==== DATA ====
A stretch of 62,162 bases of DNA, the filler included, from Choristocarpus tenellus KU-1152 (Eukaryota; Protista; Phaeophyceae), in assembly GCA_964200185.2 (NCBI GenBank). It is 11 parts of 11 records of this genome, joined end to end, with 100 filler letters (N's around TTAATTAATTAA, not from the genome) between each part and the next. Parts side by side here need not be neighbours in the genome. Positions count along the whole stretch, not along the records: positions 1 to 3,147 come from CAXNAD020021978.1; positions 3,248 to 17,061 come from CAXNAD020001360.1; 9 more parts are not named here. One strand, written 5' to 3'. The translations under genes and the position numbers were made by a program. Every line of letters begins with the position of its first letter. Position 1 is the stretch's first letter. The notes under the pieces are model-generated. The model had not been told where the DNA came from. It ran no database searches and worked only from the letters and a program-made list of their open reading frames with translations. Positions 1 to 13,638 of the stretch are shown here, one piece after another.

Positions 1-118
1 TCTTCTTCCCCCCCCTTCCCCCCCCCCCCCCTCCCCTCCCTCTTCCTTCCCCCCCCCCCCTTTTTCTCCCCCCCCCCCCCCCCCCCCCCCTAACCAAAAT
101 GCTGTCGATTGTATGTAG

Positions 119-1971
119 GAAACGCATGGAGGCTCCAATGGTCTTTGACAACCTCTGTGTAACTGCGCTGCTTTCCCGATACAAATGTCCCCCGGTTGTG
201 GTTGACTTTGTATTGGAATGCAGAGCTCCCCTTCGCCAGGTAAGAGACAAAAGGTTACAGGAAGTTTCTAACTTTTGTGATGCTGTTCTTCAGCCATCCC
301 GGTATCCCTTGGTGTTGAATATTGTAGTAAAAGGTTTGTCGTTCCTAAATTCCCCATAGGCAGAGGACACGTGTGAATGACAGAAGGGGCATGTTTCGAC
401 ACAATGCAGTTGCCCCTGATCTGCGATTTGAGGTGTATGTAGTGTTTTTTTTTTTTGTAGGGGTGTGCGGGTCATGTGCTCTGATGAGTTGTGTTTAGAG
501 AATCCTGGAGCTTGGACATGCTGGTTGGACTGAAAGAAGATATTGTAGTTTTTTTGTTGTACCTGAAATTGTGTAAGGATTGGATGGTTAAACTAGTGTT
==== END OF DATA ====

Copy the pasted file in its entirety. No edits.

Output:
A stretch of 62,162 bases of DNA, the filler included, from Choristocarpus tenellus KU-1152 (Eukaryota; Protista; Phaeophyceae), in assembly GCA_964200185.2 (NCBI GenBank). It is 11 parts of 11 records of this genome, joined end to end, with 100 filler letters (N's around TTAATTAATTAA, not from the genome) between each part and the next. Parts side by side here need not be neighbours in the genome. Positions count along the whole stretch, not along the records: positions 1 to 3,147 come from CAXNAD020021978.1; positions 3,248 to 17,061 come from CAXNAD020001360.1; 9 more parts are not named here. One strand, written 5' to 3'. The translations under genes and the position numbers were made by a program. Every line of letters begins with the position of its first letter. Position 1 is the stretch's first letter. The notes under the pieces are model-generated. The model had not been told where the DNA came from. It ran no database searches and worked only from the letters and a program-made list of their open reading frames with translations. Positions 1 to 13,638 of the stretch are shown here, one piece after another.

Positions 1-118
1 TCTTCTTCCCCCCCCTTCCCCCCCCCCCCCCTCCCCTCCCTCTTCCTTCCCCCCCCCCCCTTTTTCTCCCCCCCCCCCCCCCCCCCCCCCTAACCAAAAT
101 GCTGTCGATTGTATGTAG

Positions 119-1971
119 GAAACGCATGGAGGCTCCAATGGTCTTTGACAACCTCTGTGTAACTGCGCTGCTTTCCCGATACAAATGTCCCCCGGTTGTG
201 GTTGACTTTGTATTGGAATGCAGAGCTCCCCTTCGCCAGGTAAGAGACAAAAGGTTACAGGAAGTTTCTAACTTTTGTGATGCTGTTCTTCAGCCATCCC
301 GGTATCCCTTGGTGTTGAATATTGTAGTAAAAGGTTTGTCGTTCCTAAATTCCCCATAGGCAGAGGACACGTGTGAATGACAGAAGGGGCATGTTTCGAC
401 ACAATGCAGTTGCCCCTGATCTGCGATTTGAGGTGTATGTAGTGTTTTTTTTTTTTGTAGGGGTGTGCGGGTCATGTGCTCTGATGAGTTGTGTTTAGAG
501 AATCCTGGAGCTTGGACATGCTGGTTGGACTGAAAGAAGATATTGTAGTTTTTTTGTTGTACCTGAAATTGTGTAAGGATTGGATGGTTAAACTAGTGTT